Josephine Lobato is a natural storyteller. But instead of words, she uses self-dyed yarn and a traditional Spanish stitch to tell the story of her life and the history of her town.
“All my colchas are real. They’re not made-up stories. They’re what was happening around me,” she said.
Colcha is a Spanish colonial style of needlework. It’s like embroidery, but less delicate. More rough, rustic and wild. The mother of eight used the history of her hometown in southern Colorado, San Luis, its people and her imagination to create a visual biography.
“I wanted my children to know about the life I had there. And I sort of thought it could be a legacy for my kids,” she said.
That visual legacy has earned her a National Heritage Fellowship from the National Endowment for the Arts. What makes Lobato unique, said Cliff Murphy, director of folk and traditional arts at the NEA, is how she uses colchas to commemorate historical events.
“Josie’s is really a vehicle for how people within the community remember themselves and remember significant events that have helped to shape who they are,” he said.
Lobato was celebrating her 83rd birthday with her family when she got the call from Democratic Sen. Michael Bennet to tell her she was selected for the fellowship. She thought it was a joke at first.
“I was shocked,” she said. Because she had been nominated in 2017.
Lobato started making colchas in her 50s, after going to an embroidery class. She didn’t like embroidery. But was encouraged to try and make a colcha. So she did one of Fort Garland. The stitch may be easy, but the piece was difficult. She had to learn things like what direction dirt goes. But after finishing, she was hooked.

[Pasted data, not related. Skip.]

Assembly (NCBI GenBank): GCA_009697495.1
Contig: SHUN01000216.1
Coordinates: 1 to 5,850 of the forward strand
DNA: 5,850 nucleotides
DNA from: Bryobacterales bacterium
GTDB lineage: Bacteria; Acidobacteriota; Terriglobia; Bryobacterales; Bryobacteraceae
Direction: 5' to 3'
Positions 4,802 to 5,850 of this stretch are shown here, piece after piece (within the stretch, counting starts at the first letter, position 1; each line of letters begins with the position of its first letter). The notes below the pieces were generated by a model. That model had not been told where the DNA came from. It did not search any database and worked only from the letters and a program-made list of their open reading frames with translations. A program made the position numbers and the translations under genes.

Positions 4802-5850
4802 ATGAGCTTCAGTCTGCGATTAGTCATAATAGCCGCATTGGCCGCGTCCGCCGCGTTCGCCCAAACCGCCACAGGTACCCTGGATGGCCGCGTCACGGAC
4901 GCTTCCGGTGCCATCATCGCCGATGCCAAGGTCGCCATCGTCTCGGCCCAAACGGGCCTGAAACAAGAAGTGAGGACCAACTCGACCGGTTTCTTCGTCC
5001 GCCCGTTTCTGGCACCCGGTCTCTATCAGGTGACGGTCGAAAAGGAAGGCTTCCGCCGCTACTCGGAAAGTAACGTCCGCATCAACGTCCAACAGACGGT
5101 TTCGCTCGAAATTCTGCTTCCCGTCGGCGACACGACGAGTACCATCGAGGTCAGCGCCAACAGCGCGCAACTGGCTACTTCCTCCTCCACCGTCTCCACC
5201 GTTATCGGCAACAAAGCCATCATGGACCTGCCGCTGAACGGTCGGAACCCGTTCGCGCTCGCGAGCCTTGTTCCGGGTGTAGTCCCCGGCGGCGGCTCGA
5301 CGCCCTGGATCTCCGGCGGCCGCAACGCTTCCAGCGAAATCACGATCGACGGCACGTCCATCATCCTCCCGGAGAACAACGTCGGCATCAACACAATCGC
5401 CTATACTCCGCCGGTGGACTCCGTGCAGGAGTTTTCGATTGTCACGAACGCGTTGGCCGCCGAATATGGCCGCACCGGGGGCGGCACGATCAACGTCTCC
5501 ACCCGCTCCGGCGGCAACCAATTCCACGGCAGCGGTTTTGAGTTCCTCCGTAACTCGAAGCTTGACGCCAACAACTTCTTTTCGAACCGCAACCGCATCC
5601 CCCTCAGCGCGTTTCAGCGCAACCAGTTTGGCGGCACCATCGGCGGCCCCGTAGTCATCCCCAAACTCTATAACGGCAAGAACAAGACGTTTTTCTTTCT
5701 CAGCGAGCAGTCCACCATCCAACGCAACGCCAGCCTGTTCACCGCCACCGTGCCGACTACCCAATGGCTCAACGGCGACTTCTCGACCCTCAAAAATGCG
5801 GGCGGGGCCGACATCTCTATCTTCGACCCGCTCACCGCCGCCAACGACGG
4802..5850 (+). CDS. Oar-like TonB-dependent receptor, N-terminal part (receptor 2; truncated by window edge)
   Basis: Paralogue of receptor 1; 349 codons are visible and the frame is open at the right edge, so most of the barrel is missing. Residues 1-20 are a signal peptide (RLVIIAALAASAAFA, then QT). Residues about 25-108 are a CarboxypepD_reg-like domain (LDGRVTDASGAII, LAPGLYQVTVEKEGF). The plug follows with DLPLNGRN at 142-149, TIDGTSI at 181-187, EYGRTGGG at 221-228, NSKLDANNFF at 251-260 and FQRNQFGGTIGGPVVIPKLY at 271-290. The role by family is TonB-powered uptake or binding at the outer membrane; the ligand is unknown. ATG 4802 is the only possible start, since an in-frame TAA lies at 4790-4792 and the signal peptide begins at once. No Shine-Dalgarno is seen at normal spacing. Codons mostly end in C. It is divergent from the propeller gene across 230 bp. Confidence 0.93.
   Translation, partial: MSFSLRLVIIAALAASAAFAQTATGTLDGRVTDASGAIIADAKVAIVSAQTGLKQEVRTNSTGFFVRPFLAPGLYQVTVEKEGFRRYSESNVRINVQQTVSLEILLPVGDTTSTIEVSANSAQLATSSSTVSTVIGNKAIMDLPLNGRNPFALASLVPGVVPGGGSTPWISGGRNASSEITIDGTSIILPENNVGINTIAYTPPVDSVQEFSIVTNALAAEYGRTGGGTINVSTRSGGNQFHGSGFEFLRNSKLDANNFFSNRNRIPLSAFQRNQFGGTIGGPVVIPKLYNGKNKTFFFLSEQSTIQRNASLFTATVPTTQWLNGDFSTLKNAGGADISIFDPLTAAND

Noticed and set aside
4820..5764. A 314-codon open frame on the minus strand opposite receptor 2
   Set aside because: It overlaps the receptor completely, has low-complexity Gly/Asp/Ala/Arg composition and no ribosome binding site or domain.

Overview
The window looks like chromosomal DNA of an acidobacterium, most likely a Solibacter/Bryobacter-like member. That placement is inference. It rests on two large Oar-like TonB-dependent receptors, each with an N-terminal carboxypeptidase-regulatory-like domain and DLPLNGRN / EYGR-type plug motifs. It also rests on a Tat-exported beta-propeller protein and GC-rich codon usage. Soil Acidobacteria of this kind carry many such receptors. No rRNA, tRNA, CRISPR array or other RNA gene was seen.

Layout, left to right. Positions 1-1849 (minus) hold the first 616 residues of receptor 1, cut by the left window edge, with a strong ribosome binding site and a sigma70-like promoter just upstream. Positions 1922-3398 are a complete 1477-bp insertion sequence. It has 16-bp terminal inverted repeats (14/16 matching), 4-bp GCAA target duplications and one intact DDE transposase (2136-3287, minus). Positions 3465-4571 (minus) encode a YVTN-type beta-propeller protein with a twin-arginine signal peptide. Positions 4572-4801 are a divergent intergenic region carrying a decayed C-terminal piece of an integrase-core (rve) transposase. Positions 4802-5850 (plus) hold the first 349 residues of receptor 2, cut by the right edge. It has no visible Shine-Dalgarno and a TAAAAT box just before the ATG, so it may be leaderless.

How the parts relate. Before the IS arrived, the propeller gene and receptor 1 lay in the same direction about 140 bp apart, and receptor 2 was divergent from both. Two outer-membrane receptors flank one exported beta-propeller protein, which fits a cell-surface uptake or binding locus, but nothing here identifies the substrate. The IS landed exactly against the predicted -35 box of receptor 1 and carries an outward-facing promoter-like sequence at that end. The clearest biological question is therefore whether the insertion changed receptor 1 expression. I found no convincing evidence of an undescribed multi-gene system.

For her, it’s not just about preserving her history, it’s also about bringing back some of the state’s lost heritage.
“Colorado migration had lost the art. I saw it in New Mexico, but I didn’t see it in Colorado. And so I felt like it needed to be taught,” she said.
Lobato teaches at the University of Colorado and does workshops, too. She encourages her students to go beyond the New Mexico colcha style of flowers or religious iconography.
“I tell them you all have memories. You all have imagination. You all know what happened to you in your lifetime. Put it down, just design it.”
At the award ceremony at the Library of Congress Wednesday evening, NEA chair Mary Anne Carter used words like “skilled practitioner,” “a keeper of community memory,” and “steward” of tradition.
Lobato, award around her neck, dedicated the honor to her mother, a seamstress, who “always wanted me to learn to sew. But I didn’t want to.”
“All the creativity and skill and imagination, I’m sure I got from her,” she said. And she praised her hometown of San Luis, which provided the characters in her stories. After all, she said, there would be no colchas if not for them.
“I hope it makes my state of Colorado proud,” she said.
There will be a concert on Friday, Sept. 20, to honor all the National Heritage Fellows. It will be livestreamed at arts.gov and begins at 8 p.m. Eastern Standard Time.
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